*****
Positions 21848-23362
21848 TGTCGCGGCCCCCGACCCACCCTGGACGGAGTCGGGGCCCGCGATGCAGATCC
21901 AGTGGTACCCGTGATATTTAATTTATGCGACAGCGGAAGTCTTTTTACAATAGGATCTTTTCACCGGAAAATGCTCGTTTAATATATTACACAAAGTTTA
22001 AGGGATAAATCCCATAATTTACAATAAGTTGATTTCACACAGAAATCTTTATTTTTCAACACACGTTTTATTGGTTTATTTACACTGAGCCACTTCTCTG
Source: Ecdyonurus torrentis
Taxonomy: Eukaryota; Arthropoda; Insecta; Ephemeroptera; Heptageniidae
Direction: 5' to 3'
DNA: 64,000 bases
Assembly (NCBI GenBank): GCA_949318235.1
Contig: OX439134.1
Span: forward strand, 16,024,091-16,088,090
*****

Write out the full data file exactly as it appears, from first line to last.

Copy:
Positions 21848-23362
21848 TGTCGCGGCCCCCGACCCACCCTGGACGGAGTCGGGGCCCGCGATGCAGATCC
21901 AGTGGTACCCGTGATATTTAATTTATGCGACAGCGGAAGTCTTTTTACAATAGGATCTTTTCACCGGAAAATGCTCGTTTAATATATTACACAAAGTTTA
22001 AGGGATAAATCCCATAATTTACAATAAGTTGATTTCACACAGAAATCTTTATTTTTCAACACACGTTTTATTGGTTTATTTACACTGAGCCACTTCTCTG
Source: Ecdyonurus torrentis
Taxonomy: Eukaryota; Arthropoda; Insecta; Ephemeroptera; Heptageniidae
Direction: 5' to 3'
DNA: 64,000 bases
Assembly (NCBI GenBank): GCA_949318235.1
Contig: OX439134.1
Span: forward strand, 16,024,091-16,088,090